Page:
Maryland is capitalizing on its volume of biotechnology resources with several new initiatives, including the recent creation of the Maryland Life Sciences Advisory Board.
The board will becomprised of leaders from Maryland’s biotechnology industry who will work to develop a comprehensive strategic plan for Maryland’s life sciences industry. 
 
Governor O’Malley called the board “an important milestone in our mission to make Maryland the bioscience capital of the world.”
 
“This board will bring together, for the first time, key leaders in the bioscience industry to create a roadmap for Maryland’s bioscience assets,” Governor O’Malley said.
 
Governor O’Malley has also reaffirmed the state’s commitment to stem cell funding.
In May, the Maryland Stem Cell Research Commission completed its evaluation of the 86 grant applications received in response to the Requests for Applications, and has recommended 24 projects for funding under the Maryland Stem Cell Research Act of 2006. The work of the commission, in collaboration with the Maryland Economic Development Corporation, or TEDCO, will continue with additional funding for subsequent rounds.  The 2007 General Assembly, with the strong leadership and support of the governor, provided an appropriation of $23 million for a second year of grant funding in FY 2008.
 
Maryland may be well known as a leader in biotechnology, but the state also boasts a strong core of advanced technology sectors, bolstered by the fact that it is recognized as having an outstandingprofessional and technical workforce (the second highest concentration among U.S. states).
 
In fact, the 2007 Cyberstates report by the American Electronics Association (AEA), Maryland ranks fifth nationwide by employment in measuring and control instruments manufacturing (10,800 jobs) and sixth in computer systems design (54,000 jobs).  Almost equally robust is thestate’s ranking for engineering services employment, which totals 30,700 jobs.  In addition, 79 out of every 1,000 private sector jobs are technology jobs, the sixth highest concentration in the nation.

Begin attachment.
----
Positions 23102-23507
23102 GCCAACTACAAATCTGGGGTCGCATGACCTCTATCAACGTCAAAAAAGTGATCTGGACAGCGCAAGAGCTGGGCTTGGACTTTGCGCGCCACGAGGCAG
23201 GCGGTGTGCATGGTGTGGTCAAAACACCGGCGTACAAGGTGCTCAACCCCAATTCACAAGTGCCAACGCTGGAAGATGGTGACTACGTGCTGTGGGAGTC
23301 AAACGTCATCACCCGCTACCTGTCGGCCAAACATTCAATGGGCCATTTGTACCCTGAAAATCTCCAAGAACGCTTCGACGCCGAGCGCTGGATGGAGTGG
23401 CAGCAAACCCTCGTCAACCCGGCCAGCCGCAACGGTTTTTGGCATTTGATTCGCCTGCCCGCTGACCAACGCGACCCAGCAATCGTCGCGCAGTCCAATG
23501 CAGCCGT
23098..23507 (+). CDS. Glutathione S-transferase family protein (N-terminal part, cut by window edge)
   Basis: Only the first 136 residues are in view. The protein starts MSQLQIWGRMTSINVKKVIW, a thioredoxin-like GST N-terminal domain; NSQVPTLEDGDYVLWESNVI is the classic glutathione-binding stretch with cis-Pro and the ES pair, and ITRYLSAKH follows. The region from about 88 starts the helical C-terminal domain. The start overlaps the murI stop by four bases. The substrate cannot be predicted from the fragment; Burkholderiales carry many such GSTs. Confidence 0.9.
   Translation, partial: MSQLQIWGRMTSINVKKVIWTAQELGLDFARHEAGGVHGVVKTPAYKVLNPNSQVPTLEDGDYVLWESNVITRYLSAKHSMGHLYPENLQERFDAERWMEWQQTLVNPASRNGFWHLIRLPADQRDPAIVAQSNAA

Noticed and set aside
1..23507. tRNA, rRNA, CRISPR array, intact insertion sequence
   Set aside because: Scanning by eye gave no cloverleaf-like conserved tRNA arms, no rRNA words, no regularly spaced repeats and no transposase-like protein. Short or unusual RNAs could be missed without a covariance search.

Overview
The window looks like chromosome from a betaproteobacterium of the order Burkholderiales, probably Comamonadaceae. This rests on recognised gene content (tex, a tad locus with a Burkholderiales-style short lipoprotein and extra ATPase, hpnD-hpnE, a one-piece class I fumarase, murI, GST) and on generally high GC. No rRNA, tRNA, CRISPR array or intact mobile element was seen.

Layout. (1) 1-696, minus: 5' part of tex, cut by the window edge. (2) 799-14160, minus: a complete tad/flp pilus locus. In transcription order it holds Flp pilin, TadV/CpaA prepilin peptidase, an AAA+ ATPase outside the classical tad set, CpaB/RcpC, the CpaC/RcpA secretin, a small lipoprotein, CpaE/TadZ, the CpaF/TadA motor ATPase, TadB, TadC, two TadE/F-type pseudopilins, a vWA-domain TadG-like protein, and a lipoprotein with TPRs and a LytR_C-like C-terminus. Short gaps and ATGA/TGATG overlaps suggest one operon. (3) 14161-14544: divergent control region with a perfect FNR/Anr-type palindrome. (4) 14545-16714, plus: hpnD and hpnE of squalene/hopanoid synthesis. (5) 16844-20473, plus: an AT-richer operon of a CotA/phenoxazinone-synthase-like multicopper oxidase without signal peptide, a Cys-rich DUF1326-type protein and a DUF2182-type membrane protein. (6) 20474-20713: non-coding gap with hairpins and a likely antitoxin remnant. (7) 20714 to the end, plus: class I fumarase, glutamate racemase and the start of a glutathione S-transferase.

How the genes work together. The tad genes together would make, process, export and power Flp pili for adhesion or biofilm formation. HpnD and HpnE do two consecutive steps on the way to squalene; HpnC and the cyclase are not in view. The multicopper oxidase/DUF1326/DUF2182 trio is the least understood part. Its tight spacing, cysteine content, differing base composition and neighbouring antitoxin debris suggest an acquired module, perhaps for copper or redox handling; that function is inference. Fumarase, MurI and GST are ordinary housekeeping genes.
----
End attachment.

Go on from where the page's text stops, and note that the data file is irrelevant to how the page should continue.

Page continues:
Not surprisingly, this unparalleled workforce has given Maryland a thriving aerospace and defense sector, along with accompanying sub-sectors such as integrated software solutions, modeling and simulation, production and specialized machinery, satellites and communications and testing and assembly. Industry leaders are a part of the business landscape, affording opportunities topartner on complex projects, particularly those involved with federal agencies such as the Department of Defense (DoD) and Department of Homeland Security. Major players across the sector include Lockheed Martin, Northrop Grumman Electronic Systems, AAI, ARINC, BAE Systems, General Dynamics, Honeywell Technology Solutions, L3 Communications Titan Group, Raytheon, Swales Aerospace and Thales Communications, to name just a few.  Maryland’s aerospace industry participates and partners in such high profile projects as the Joint Strike Fighter and US 101, the presidential helicopter.
 
Because of its concentration of high technology and defense firms, Maryland is also well-positioned to serve growing homeland security requirements. Firms have immediate access to major federal agencies and military installations such as the Aberdeen Proving Ground; Army Research Lab – Adelphia; Ft. Detrick, home to the Army Medical Research and Materiel Command and the National Interagency Biodefense Campus; Ft. Meade and neighboring National Security Agency; and the Patuxent Naval Air Station, home to the Naval Air Systems Command and its Naval Warfare Center Aircraft Division. The state is also home to the nation’s first national security incubator, the Chesapeake Innovation Center, which serves as a bridge between major users of security technology and small companies at theforefront of innovation.